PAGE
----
Strategic networking – how to make the right contacts
A participant at one of my workshops asked me: "If I have the goal of really getting to know only one person, does that mean I have to talk to the first person I meet for an hour?? No, of course not! On the contrary. To find someone who really suits you, you might have to talk to 10, 20 or even 30 people first who are nice enough but not that one person. That’s quite normal and will pay off as well. Now, how do we find the right person at an event? Here is an analogy to describe this.
Imagine you walk into a grocery store. What do you do first? You look around and decide which clothes you want to go to.You take your time, just like at an event. Stop and arrive first, look around calmly. Choose consciously which group you want to go to.
Now that you have a department picked out, you quickly look through the clothes and get a quick idea of what might fit. When networking, you create your first impression by briefly getting to know the people in a group and deciding who you’d like to talk to one-on-one.
If you like something, try it on. This means that if you are in a group and one of the people makes a great impression on you, you try to talk one-to-one with the person. This is often the easiest and most effective way to really get to know someone. Please keep your clothes on when networking ;).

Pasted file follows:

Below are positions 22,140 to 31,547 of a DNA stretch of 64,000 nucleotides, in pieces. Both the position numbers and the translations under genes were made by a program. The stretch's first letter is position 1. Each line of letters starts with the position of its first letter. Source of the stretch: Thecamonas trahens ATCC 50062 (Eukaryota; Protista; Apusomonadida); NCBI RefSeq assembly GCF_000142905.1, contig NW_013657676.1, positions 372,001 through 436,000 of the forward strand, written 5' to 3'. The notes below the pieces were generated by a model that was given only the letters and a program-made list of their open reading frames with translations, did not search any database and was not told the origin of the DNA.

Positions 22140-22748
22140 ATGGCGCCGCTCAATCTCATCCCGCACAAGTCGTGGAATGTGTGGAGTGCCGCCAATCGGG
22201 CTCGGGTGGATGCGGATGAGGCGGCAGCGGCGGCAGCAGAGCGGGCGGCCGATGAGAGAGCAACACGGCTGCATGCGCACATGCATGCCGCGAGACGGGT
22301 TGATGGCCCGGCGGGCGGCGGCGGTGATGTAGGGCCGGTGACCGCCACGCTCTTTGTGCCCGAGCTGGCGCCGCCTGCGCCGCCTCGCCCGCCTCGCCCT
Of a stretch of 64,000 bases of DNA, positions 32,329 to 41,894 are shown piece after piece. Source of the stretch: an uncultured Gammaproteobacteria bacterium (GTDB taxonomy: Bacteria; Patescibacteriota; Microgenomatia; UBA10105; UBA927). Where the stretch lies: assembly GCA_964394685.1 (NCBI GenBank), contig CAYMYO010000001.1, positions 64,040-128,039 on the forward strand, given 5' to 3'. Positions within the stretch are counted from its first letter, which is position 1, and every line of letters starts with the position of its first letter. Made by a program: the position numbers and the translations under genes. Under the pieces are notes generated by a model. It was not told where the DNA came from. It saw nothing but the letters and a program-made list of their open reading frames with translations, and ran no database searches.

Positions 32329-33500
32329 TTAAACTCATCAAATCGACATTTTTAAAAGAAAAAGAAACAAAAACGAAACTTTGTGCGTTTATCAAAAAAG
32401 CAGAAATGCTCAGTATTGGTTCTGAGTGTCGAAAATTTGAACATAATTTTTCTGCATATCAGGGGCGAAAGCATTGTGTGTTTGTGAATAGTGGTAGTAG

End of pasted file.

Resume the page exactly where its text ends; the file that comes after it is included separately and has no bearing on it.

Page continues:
Sovereign instead of hectic
Of course, we should not overdo it when networking. Hectically running around the room from one group to another makes a bad impression. Focused, not rushed, is the motto. A good friend, Jens, once told me. "At all the paid events I go to, many people have a mania for making lots of contacts quickly while networking. It’s hard not to get hectic yourself."
In the book The Charisma Myth, Olivia Fox describes this technique: "Imagine giving all the responsibility to a third party. What happens is all for a good reason and is not your full responsibility. The evening will go as it should and you will meet the right people. It is also helpful to look at networking like a game. You just see what happens and everything is feedback, no mistake.
Should I prepare for networking?
Prepare for networking
"Prior Proper Planning Prevents Piss-Poor Performance" – Keith Ferrazzi, author of "Never eat alone"
To find the right people, look at the guest list before the event and save photos on your phone. The room was full of people who were networking. I saw Mario standing at the bar looking at his cell phone. Cheekily I poked him in the side with my elbow. Hey you networking genius, put away your cell phone! He laughed and explained to me that he does this quite deliberately. I research the people on the guest list beforehand and save photos of people I want to meet to my phoney. How do I recognize them during the event.